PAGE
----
You’re feeling very, very… catty

Pet psychic's new life is calmer than her old one

My goldfish is a philosopher. His or her name is Marigold, regardless of gender. Gender-bending Marigold is a fish of few needs, though he or she does have a purpose: to keep me on my path of silence. Or that’s what Rochelle Gai Rodney tells me.

“Marigold has a deep understanding of life. She’s a deep thinker. Very serious, very mellow,” Rodney, a self-described animal communications specialist, says of my fish. She’s come to my home for a visit and is standing, calm and observant, in my living room while I clean the green gunk off the inside walls of the tank.

Rodney is one of a handful of self-described animal communications specialists in Canada. Soft spoken and self aware, she’s something of a Pied Piper or St Francis Assisi. Though she admits what she is [she’s gay, she’s Jewish, she’s a woman and she’s short at five-foot-one), it never limits her. In one of her past lives, she helped build the Taj Mahal. In this life, for $50 per half hour, Rodney works with “subtle energy medicine” which extends beyond our five senses. (Her website is

Whatever it’s called, I wanted to find out what was keeping my mute cat Spooky from meowing.

Spooky seemed to open up to Rodney by rubbing against her outstretched leg. Strange thing, because Spooky usually runs away from people. Rodney takes a moment to introduce herself by petting her and talking to her in a cutesy, baby-talk voice. They engage in an intense staring match. My guess is that this is when Rodney tunes into Spooky’s thoughts and translates them for me, though she says she can also do it over the phone.

Some might call Rodney’s gift telepathy, others might claim she’s making it all up. But I was willing to open up anything that might help gain insight into Spooky’s difficulty meowing.

“We’ve lost sight that telepathy is a universal language,” Rodney tells me as I make sandwiches.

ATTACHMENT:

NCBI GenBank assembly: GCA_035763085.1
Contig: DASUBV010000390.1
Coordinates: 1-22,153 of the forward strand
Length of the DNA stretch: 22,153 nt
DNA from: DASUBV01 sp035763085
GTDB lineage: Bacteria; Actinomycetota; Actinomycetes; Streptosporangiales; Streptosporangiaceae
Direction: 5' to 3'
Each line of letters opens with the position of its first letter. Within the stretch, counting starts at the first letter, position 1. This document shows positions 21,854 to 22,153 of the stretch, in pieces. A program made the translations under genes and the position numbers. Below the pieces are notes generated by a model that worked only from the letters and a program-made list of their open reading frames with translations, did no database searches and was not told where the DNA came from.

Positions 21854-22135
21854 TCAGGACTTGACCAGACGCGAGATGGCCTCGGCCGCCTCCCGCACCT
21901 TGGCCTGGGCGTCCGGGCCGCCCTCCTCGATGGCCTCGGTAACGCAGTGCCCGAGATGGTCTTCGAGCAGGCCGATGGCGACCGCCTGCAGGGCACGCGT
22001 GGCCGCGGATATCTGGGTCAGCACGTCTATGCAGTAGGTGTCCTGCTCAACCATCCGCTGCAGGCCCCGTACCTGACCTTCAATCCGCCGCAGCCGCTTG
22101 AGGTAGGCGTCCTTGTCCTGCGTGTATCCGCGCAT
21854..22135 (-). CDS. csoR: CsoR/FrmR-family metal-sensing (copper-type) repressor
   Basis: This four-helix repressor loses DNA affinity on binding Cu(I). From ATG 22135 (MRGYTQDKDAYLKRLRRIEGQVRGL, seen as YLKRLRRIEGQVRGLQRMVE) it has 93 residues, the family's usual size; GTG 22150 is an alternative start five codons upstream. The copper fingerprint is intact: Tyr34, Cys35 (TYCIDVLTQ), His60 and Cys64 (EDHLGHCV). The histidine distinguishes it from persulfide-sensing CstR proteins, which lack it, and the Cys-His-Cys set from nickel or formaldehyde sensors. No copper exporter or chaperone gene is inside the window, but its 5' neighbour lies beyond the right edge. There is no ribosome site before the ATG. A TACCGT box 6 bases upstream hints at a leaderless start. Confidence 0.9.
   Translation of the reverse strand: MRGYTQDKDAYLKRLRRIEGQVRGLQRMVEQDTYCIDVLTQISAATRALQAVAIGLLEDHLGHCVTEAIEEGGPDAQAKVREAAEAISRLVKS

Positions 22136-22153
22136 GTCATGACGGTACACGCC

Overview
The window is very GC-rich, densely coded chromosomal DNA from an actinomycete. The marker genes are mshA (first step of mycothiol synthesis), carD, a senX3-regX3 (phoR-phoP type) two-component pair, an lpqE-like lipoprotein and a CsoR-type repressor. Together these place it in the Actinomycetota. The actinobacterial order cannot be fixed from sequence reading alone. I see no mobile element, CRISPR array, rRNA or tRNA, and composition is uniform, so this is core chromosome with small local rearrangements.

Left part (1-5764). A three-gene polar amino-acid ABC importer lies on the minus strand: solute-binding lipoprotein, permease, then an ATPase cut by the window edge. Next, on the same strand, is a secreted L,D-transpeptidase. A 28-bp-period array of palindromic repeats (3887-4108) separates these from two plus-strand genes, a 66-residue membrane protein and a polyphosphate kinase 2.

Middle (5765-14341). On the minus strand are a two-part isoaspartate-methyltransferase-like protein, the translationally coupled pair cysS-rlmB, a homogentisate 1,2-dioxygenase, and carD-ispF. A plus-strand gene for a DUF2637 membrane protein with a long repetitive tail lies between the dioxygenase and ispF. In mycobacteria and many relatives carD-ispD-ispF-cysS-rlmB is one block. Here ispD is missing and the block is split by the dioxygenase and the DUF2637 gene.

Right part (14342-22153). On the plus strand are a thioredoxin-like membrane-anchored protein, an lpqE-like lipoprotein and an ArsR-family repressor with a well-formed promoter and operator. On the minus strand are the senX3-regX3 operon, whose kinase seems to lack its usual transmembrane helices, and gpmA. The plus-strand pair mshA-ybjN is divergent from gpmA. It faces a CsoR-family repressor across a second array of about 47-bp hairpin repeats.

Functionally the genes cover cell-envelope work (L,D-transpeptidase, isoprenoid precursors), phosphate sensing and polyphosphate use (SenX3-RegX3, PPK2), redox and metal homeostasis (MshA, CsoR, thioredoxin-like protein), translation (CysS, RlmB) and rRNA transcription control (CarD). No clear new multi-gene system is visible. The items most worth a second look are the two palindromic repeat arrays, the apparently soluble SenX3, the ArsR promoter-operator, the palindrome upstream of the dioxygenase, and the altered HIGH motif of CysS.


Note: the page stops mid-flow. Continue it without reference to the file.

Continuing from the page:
Looking back on her life, her bond with animals was sometimes deeper than with the rest of her family. Her father wasn’t a big animal lover. Her mother wanted to send Rochelle to psychiatrists when she discovered her daughter was a lesbian. She and her identical twin sister did not get along.

“I grew up thinking I loved animals more than people, thinking I didn’t care for people,” Rodney says.

Rodney left her government job a year ago in order to escape a stifling environment. Before that, she trained with the likes of Dawn Haymen and Penelope Smith, who in 1971 originated this style of animal communications-type work. It’s different from animal behaviour, in that its practitioners claim to use the telepathic process and intuition to connect with animals, rather than scientific observation.


The first time Rodney consciously communicated with animals was about five years ago at Spring Farm Cares in Clinton, New York. She walked into the barn and heard the animals talking in her head all at once.

“It was overwhelming: the ducks were talking about going for a walk. There were horses, goats, hens, cats. I heard all these different voices, then I shut down. I hear them speaking as my voice, because I translate.”

Now, pick up the latest copy of Vitality magazine and you’ll see Rodney’s ad sandwiched somewhere between holistic health practitioners and Reiki specialists. She finds the new age community weird. But she sees it as a happy alternative to her previously chaotic life. When she came out as a lesbian in the mid-’70s, she found herself in awe.

“For me it was like an oh my God! This is real! kind of thing,” Rodney explains while taking bites of a cheddar cheese sandwich. “I saw two women kissing and my stomach got queasy and felt nauseous because of the sex and drugs…. The first three years I was out of control. But I knew that, intuitively, it was building my character. I bounce back very quickly. Numbed for the next 20 years, I went through stuff I couldn’t deal with and blocked out memories. (Then) I started on the road to healing.”

But what about my pets? Although Morris, my second cat, is fast asleep under the safety and warmth of a wool blanket, Rodney manages to determine that he’s a pacifist, has a good life and belongs here.

As for Spooky, she has a great sense of humour and enjoys astral travels to England, where she likes the dampness and the dry English wit. Rodney says she needs time to trust me before opening up. Through Rodney, Spooky tells me I was on probation for a while.

Two sandwiches later, the session is over.

Morris is still sleeping. Spooky is still enamoured and gender-bending Marigold is still alive to keep me on my spiritual path. Thank goodness for the fish.

Read More About:
Culture, Toronto

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